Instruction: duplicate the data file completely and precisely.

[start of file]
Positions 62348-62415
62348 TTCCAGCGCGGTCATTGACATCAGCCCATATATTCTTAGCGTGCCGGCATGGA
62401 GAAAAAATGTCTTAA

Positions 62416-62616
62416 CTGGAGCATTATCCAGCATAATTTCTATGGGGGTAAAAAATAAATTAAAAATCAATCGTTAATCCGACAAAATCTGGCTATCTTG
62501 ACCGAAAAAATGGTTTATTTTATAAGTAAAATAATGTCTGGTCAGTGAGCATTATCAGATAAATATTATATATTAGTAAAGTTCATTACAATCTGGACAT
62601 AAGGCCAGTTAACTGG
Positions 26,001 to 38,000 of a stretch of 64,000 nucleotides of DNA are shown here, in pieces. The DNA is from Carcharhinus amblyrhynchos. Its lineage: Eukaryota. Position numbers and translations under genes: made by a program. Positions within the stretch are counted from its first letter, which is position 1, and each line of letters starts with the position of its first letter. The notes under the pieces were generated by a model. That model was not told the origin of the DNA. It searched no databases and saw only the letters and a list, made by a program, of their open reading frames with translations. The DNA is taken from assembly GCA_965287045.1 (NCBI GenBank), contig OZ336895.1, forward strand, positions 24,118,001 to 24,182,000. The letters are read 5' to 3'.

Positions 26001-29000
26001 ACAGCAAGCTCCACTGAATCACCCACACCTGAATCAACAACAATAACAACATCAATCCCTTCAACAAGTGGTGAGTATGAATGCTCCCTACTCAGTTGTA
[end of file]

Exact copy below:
Positions 62348-62415
62348 TTCCAGCGCGGTCATTGACATCAGCCCATATATTCTTAGCGTGCCGGCATGGA
62401 GAAAAAATGTCTTAA

Positions 62416-62616
62416 CTGGAGCATTATCCAGCATAATTTCTATGGGGGTAAAAAATAAATTAAAAATCAATCGTTAATCCGACAAAATCTGGCTATCTTG
62501 ACCGAAAAAATGGTTTATTTTATAAGTAAAATAATGTCTGGTCAGTGAGCATTATCAGATAAATATTATATATTAGTAAAGTTCATTACAATCTGGACAT
62601 AAGGCCAGTTAACTGG
Positions 26,001 to 38,000 of a stretch of 64,000 nucleotides of DNA are shown here, in pieces. The DNA is from Carcharhinus amblyrhynchos. Its lineage: Eukaryota. Position numbers and translations under genes: made by a program. Positions within the stretch are counted from its first letter, which is position 1, and each line of letters starts with the position of its first letter. The notes under the pieces were generated by a model. That model was not told the origin of the DNA. It searched no databases and saw only the letters and a list, made by a program, of their open reading frames with translations. The DNA is taken from assembly GCA_965287045.1 (NCBI GenBank), contig OZ336895.1, forward strand, positions 24,118,001 to 24,182,000. The letters are read 5' to 3'.

Positions 26001-29000
26001 ACAGCAAGCTCCACTGAATCACCCACACCTGAATCAACAACAATAACAACATCAATCCCTTCAACAAGTGGTGAGTATGAATGCTCCCTACTCAGTTGTA